When Jennifer  told me she was going to be providing an introduction to Grüner wine in today's guest blog I was thrilled. I was introduced to Grüner wines a couple of years ago by a family friend who spent time living in Austria, and it delightfully fulfilled my desire for a refreshing, smooth, and crisp drier white wine.
Since that time, I've introduced almost everyone with whom I've shared a glass of wine, to this famous white grape. It's an understatement saying that it's a crowd pleaser. Not one person, after giving it a taste for the first time, has turned it away. Now that the warmer days of spring have arrived, this will be my go-to wine. If you haven't given it a try, I have a feeling you may have just been introduced to your new best friend.
Easter candy and spring decorations are out in stores and I’m getting notices for warm weather cookbooks. Spring has sprung! And as the seasons change, so do our tastes in wine. The recent warm weather has made me think of a few spring-like wines I recently tasted with another Master of Wine, Christy Canterbury. Christy is an Austrian wine fanatic and we tasted through white wines made from Austria’s famous white grape, Grüner Veltliner.
Grüner Veltliner (pronounced Groo-ner Velt-leaner) is known for making crisp white wines with citrus and stone fruit flavors such as grapefruit and nectarines. It can be light-bodied in some versions or more concentrated and rich, such as the Steinfeder or Smaragd style in Wachau respectively. However, most of the time it is middle of the road in terms of weight, which makes it a very crowd-pleasing wine.
It’s also unique as a white because Grüner Veltliner has a spice to it—white pepper. I don’t mean to say that white pepper spice is added in the wine making process. It’s a distinct flavor characteristic of the grape itself. If you don’t know what white pepper smells like, pick some up at the supermarket, and give it a sniff. Then take some Grüner Veltliner and smell it. Notice the scent now?
Some people in the trade have told me that it also smells of lentils. Personally, I don’t smell this in Grüner Veltliner, but for those of you out there who love lentils, you may notice a hint of it in the wine.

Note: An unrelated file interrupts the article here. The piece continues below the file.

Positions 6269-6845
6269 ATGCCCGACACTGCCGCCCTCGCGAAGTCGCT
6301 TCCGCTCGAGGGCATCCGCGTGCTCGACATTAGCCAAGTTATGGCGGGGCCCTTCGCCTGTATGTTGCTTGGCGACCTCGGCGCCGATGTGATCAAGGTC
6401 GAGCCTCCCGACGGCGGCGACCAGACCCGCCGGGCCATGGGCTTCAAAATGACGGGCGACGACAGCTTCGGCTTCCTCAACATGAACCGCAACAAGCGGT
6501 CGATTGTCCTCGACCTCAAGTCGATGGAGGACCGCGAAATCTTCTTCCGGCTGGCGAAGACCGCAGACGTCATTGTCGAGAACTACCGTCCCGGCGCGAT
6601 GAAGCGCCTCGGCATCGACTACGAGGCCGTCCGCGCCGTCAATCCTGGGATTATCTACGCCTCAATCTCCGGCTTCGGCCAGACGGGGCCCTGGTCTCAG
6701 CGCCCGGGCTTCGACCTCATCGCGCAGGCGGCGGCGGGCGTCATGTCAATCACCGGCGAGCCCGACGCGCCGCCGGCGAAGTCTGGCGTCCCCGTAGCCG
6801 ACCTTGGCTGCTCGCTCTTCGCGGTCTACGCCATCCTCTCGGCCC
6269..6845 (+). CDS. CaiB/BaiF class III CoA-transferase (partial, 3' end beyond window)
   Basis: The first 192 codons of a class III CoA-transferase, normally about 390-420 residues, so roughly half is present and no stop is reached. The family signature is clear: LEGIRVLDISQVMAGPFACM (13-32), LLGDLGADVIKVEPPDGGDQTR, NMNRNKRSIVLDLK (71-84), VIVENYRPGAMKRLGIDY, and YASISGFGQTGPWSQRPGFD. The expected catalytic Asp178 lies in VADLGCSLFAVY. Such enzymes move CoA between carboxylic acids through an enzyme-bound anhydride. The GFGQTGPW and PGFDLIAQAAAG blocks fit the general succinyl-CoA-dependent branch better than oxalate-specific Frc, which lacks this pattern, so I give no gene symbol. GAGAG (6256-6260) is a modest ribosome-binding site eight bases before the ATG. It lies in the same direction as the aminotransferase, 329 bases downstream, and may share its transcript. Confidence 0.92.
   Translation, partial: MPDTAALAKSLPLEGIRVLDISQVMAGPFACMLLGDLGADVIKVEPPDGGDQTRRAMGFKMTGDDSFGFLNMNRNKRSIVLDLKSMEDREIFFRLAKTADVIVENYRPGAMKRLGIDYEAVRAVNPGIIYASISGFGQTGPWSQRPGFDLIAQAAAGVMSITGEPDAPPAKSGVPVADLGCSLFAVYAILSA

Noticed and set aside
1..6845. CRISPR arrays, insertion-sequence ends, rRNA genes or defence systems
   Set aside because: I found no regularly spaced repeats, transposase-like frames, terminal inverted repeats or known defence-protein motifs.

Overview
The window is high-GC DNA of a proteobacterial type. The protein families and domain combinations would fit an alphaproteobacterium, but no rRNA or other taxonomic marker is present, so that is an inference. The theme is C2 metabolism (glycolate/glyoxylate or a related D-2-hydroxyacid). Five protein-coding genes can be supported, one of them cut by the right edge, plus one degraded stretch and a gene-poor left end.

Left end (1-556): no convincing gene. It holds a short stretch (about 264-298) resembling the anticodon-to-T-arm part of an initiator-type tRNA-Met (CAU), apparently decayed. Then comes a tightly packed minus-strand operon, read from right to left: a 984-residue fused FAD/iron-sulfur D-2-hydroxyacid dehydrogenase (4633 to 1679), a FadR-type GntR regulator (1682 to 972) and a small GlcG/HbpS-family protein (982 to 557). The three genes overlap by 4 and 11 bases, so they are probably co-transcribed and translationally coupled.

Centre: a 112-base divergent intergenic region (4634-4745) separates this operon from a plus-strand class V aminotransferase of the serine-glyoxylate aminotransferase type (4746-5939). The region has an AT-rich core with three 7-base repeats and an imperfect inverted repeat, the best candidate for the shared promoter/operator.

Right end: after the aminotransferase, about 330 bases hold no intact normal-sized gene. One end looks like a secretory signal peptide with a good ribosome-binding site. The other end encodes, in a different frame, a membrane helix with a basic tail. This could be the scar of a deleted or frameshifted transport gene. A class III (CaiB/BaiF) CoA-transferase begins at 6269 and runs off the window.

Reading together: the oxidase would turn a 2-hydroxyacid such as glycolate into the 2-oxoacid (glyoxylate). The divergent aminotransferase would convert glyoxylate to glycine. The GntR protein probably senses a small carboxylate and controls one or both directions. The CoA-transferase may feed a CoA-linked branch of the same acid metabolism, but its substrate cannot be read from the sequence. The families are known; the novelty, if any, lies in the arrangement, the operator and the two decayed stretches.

The grapes origins are in Austria, but more recently we’ve seen it in other places around the world. Though we don’t see a lot of it in the States yet, after tasting some new varieties from New Zealand, I’d say this little grape has promise there.
In the trade, it’s simply known as Grüner and I’ve heard many people call it Gru-Vee (sounds like “groovy”). Whatever it’s called, over the last decade, Grüner has become a little darling of sommeliers because of its crowd-pleasing qualities, crowd-pleasing price, and versatility with food pairing.
If you haven’t had this wine, you should put it on your list for spring. Below are a few crowd-pleasing Grüner suggestions as well as food and wine pairings for Grüner in general.
2010 Berger Grüner Veltliner ($14) - Aromas of stone and a hint of citrus fruit. Mineral notes and white pepper spice come through on the nose and palate as does a light floral scent. Refreshing acidity with medium body and finesse through the finish.
2009 HirschGrüner Veltliner Kamptal ($13) - Citrus fruit aromas with a slight hint of stone fruit. Shows some old world restraint with notes of minerals. A light bodied and crisp white wine with notes of white pepper on the finish.
2011 Cooper’s Creek “The Groover”, Gisborne, New Zealand ($16) - Ripe citrus and nectarine aromas with notes of white flowers, white pepper and slight lentil note. On the palate it has medium body with refreshing acidity and nice fruit concentration.
“Grüner's zesty, peppery character pairs brilliantly with the first veggies of spring, as well as the lighter dishes we all start to eat in earnest as we're looking to shape up for summer weather. I particularly like the lighter, crisper wine style with white asparagus shoots.” —Christy Cantebury MW
One of the best pairings I’ve had with Grüner (now don’t laugh) is Wiener Schnitzel, a breaded and fried veal cutlet that’s pounded thin. The pairing works not only because it too is Austrian but also because there is balance and contrast. The veal balances with the wine in weight, meaning that it doesn’t over power the wine, and the wine’s crisp acidity cuts through the richness of the fried breading. Additionally, the contrast of the flavor of the veal makes the fruit of the wine pop. How to use this in the everyday for you and me? It would also work with fried chicken cutlets!
Signing Off Gratified by Grüner,
Renee, Jennifer, & Christy
Jennifer Simonetti-Bryan is a Master of Wine and Certified Spirits Expert. @JediWineMaster  on Twitter, she is quickly rising as one of media’s most-featured experts on wine and spirits. Jennifer has trained thousands in the industry, hosts two series with The Great Courses, and is the author of two upcoming books in 2012.